With respect to the embodiment of FIG. 3 it may be visualized that the turbulence shelf or swirl means 39 produces a vortex or fluid swirling action adjacent to the outlet orifice 13 of the button body 5. Since the valve body 9 may be moved along it's longitudinal axis, it may be visualized that a variable area of fluid flow exists between the end wall means 23 and the nose of the valve body. Such variable area of fluid flow, when combined with the swirling condition of the fluid produced by the configuration of the valve nose, provides a structure for effectively varying the spray pattern and pressure level of fluid emitted from orifice 13. More particularly, the swirling condition of the flow produces a centrifugal force on the fluid, this markedly increasing its velocity. The swirling condition is also characterized by an outwardly directed spin component which, in conjunction with the forward force component of fluid pressure produced by the ambient pressure of the fluid, serves to create a cone shaped spray pattern. The included angle of the cone spray is thus a function of the two components, spin velocity and forward velocity of the exiting fluid. The relative position of the nose means 35 to the end wall means 23 will influence the degree of swirl or vortex-like flow, and therefore the cone spray angle.
By way of example, it may be visualized, with respect to FIGS. 1-3, that upon retraction of the valve body 9 toward the orifice 13 of end wall means 23, there results an increasingly diffused and dispursed spray pattern; while advancement of the valve body to a position remote from the orifice 13 of end wall means 23 results in emission of the fluid in a most concentrated and linear pattern. Conversely, but similarly, the structure of FIG. 4 produces either a dispersed or concentrated pattern of fluid emission from the outlet orifice 113. Here, rather than moving the valve body within the button body in order to vary the volume of the recess means, the valve body 109 is moved exteriorly of the button body arm 106 in order to vary the volume of the recess means 117, and thus alter the distance between the cooperating walls.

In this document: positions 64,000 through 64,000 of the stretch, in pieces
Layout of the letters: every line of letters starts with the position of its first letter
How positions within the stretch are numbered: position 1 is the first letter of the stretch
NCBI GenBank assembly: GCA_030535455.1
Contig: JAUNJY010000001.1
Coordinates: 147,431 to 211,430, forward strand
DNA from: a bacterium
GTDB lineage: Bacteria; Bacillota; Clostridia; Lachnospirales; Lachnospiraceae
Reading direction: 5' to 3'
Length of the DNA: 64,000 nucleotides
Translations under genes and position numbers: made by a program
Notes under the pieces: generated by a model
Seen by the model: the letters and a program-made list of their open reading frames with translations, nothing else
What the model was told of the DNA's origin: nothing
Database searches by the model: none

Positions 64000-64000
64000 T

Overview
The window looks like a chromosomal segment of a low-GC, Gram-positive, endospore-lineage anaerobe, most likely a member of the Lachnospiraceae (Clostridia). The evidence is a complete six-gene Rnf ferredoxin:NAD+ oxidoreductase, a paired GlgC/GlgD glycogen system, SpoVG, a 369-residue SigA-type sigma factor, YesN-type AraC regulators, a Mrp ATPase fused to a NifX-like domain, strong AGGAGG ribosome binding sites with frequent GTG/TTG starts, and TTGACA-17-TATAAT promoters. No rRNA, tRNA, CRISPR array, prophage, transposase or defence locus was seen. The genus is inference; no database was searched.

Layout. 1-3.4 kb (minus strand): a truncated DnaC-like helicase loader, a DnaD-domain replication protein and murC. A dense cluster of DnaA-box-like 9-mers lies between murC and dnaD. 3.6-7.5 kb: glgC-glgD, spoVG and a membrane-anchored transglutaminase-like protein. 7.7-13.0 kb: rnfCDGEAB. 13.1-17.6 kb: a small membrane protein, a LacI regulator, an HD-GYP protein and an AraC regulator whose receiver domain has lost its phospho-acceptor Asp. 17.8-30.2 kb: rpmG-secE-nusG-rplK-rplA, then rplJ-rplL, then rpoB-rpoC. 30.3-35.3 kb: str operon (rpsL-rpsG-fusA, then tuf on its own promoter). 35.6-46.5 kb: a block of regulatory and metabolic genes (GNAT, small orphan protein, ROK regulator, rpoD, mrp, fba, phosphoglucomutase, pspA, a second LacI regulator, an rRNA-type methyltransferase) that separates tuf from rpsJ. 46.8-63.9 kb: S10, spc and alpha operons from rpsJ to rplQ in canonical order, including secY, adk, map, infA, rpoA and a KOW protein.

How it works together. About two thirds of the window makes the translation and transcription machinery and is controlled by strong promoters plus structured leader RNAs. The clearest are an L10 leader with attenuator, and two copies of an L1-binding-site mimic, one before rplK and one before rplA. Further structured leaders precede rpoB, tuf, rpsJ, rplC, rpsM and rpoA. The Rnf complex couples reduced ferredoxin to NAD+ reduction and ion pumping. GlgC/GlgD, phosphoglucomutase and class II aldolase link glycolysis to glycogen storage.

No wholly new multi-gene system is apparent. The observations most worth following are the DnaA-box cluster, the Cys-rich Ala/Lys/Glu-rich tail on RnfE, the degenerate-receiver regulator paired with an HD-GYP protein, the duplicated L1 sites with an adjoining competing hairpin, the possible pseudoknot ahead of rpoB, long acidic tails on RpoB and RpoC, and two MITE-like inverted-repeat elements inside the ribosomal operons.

It is believed apparent that other modifications than those shown in FIG. 4 will clearly fall within the scope of the present invention, as it may be defined in the claims following hereafter. For example, it shall be within the province of the present invention to dispose the counter bore means 45 and the turbulence shelf 39, or other such swirl means, in the end wall means 23 rather than in the nose surface 35 as has herein been explained. The same modification may be made to the structure of either of FIGS. 3 or 4. Likewise, other such fluid conduit means than those shown at 41, 43, or other such swirl means 39 may be used than those shown. All such obvious modifications, rearrangements and like mechanical equivalents are considered and deemed to lie within the scope of the disclosure set forth hereinabove and within the spirit of the claims appended hereto.
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|U.S. Classification||239/337, 239/463, 222/402.1, 239/485, 239/583, 239/582.1, 239/493, 239/373|
|International Classification||B05B1/34, B05B15/02, B65D83/16, B65D83/14, B05B1/12, B05B1/30|
|Cooperative Classification||B05B15/02, B05B1/3426, B65D83/44, B05B1/12, B05B1/3452, B65D83/303, B65D83/20, B05B1/3033, B05B1/3436|
|European Classification||B65D83/30B, B65D83/20, B05B1/34A3B4H, B65D83/44, B05B1/34A3B4B, B05B1/30D, B05B15/02, B05B1/12|